Middle East protests: Jordan sees biggest reform rally

By Dale Gavlak
BBC News, Amman

Image caption,
Jordanians have staged protests eight Fridays in a row

Some 6,000 Jordanians have taken to the streets of Amman, in the biggest pro-democracy rally in eight weeks of protest.

Fearing a repeat of last Friday's violent clashes, more than 3,000 police were deployed in the city centre for this week's so-called day of anger.

Inspired by Tunisia and Egypt, demonstrators want greater political say and economic change at home.

Some are also voicing support for their Libyan brethren.

Waving Jordanian flags the people marched, and members of the country's largest political opposition group, the Islamic Action Front, joined them.

One protester, Amer Warat, said he was calling for lower prices, new elections and changes to the constitution which give King Abdullah absolute power.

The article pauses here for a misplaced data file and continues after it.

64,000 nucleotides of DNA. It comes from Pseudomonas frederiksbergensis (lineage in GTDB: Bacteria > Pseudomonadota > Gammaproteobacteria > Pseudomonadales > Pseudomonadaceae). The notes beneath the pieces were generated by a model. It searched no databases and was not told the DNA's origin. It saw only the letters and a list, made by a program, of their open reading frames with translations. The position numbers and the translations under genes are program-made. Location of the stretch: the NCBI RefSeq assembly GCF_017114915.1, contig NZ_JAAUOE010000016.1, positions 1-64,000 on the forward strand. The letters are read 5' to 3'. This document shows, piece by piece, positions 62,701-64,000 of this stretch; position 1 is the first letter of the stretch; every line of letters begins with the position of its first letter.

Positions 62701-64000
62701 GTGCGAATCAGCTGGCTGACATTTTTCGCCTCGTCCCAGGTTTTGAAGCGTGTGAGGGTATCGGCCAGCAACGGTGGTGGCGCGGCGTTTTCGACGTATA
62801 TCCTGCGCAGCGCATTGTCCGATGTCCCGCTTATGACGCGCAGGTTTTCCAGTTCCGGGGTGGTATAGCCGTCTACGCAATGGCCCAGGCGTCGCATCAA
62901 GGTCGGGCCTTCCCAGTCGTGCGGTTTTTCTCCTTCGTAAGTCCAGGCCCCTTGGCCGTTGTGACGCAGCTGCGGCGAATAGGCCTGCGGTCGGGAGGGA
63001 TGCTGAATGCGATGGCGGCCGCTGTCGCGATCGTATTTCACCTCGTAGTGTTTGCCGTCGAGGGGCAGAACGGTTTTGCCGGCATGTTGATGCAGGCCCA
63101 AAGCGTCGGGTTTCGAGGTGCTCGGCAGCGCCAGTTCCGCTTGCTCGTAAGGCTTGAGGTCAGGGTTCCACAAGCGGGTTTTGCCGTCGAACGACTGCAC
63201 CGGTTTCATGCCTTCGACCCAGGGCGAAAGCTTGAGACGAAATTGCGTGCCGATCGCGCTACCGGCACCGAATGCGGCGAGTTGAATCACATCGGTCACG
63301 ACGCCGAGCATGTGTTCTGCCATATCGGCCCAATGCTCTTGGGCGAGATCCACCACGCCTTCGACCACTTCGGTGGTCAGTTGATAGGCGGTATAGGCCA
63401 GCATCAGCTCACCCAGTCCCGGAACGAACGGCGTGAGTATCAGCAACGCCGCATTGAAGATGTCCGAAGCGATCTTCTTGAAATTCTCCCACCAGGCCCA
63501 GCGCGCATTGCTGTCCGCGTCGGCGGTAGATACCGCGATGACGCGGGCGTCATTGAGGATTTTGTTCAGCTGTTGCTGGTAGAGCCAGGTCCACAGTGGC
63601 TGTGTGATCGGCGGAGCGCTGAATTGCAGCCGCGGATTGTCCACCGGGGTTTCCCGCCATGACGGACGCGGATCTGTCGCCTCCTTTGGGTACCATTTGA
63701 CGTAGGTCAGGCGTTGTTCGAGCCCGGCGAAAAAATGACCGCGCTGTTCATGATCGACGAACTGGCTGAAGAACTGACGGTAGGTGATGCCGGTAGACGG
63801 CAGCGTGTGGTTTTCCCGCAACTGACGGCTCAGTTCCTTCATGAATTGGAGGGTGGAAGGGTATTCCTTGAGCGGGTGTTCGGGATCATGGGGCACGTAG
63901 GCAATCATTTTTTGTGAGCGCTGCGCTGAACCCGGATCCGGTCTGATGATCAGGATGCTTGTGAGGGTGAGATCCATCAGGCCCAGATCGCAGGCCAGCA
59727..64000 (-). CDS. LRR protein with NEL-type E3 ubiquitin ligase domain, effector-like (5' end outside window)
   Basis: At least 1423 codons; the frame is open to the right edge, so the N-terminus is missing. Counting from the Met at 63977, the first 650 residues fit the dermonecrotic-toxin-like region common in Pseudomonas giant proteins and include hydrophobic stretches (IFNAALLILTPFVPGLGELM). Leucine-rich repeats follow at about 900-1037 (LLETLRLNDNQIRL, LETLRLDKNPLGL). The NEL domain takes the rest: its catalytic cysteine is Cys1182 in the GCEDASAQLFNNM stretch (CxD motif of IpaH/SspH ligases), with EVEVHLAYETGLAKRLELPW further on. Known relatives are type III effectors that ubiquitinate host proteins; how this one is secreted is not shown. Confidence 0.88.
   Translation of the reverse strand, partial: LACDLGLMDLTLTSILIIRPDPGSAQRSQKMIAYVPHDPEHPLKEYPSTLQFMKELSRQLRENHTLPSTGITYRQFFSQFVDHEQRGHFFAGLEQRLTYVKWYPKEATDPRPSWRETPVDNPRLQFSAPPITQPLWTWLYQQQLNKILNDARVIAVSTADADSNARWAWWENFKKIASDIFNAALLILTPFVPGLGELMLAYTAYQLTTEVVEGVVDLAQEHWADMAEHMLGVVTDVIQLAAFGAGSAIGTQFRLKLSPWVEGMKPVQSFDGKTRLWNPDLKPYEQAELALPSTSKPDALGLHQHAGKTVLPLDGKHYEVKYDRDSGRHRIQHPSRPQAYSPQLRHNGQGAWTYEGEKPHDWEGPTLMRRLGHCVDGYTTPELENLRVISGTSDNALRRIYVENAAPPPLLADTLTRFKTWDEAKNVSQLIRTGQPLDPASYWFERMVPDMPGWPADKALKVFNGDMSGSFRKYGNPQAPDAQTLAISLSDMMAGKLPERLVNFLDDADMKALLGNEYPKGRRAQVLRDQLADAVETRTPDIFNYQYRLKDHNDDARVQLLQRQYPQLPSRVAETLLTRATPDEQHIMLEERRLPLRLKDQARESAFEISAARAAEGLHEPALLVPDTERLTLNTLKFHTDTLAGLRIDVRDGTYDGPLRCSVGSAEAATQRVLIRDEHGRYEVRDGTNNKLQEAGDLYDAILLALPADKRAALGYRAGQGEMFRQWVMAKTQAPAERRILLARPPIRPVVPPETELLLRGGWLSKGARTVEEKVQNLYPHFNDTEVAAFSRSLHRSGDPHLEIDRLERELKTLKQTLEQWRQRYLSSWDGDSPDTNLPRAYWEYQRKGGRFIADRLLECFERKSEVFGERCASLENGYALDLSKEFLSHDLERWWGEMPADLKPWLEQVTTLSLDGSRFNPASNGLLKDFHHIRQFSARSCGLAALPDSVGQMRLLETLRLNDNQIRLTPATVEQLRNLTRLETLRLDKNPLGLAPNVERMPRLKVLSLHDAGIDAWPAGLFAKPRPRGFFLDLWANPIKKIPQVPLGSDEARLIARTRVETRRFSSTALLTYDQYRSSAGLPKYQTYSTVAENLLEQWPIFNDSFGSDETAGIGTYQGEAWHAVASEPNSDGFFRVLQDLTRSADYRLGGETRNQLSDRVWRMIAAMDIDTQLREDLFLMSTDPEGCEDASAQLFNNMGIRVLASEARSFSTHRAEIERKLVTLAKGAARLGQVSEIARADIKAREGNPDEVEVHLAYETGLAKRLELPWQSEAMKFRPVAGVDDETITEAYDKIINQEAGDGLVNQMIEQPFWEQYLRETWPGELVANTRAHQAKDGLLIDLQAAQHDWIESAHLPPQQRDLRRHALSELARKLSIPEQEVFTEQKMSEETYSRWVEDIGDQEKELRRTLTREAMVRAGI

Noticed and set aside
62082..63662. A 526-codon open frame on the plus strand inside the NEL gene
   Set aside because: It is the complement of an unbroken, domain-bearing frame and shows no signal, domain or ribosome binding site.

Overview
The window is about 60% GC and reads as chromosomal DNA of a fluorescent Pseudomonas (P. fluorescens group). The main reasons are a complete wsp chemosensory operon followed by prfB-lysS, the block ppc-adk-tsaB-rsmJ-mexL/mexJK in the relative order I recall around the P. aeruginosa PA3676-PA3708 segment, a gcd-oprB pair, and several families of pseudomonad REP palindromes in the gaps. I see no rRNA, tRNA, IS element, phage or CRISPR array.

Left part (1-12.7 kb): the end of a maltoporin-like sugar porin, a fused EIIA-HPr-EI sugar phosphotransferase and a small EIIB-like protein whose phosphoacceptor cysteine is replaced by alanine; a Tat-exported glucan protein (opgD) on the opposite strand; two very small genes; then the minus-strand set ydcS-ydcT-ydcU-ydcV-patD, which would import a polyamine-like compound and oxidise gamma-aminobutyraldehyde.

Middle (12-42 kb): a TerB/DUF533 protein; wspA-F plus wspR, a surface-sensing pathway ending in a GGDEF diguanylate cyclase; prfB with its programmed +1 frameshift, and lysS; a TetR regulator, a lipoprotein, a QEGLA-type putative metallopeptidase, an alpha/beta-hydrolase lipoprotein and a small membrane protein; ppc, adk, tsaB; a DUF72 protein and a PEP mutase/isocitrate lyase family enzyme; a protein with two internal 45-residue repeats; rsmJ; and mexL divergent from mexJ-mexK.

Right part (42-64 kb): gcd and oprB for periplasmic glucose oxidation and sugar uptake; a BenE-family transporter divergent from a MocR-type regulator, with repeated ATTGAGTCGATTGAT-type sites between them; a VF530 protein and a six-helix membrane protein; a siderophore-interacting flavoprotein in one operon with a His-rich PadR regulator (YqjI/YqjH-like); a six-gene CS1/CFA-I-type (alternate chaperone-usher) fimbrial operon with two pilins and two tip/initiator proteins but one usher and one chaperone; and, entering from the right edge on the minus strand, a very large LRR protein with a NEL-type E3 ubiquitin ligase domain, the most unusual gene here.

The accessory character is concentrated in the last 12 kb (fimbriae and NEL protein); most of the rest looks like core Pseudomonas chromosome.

"The authorities of the king have changed a lot, 180 degrees, so we have come peacefully to just ask for the changes. We want our rights. That's all," he says.

Mr Warat - who once worked in executive sales and is now unemployed - says he has been unable to find a job for the past two years. His wife, who works as a mid-wife, must now support his family of four, he says.

People are feeling the pinch - from rising global food prices and 12% unemployment.

For Mr Warat and the other protesters, reforms promised by Jordan's newly-appointed government earlier this month are not coming fast enough.

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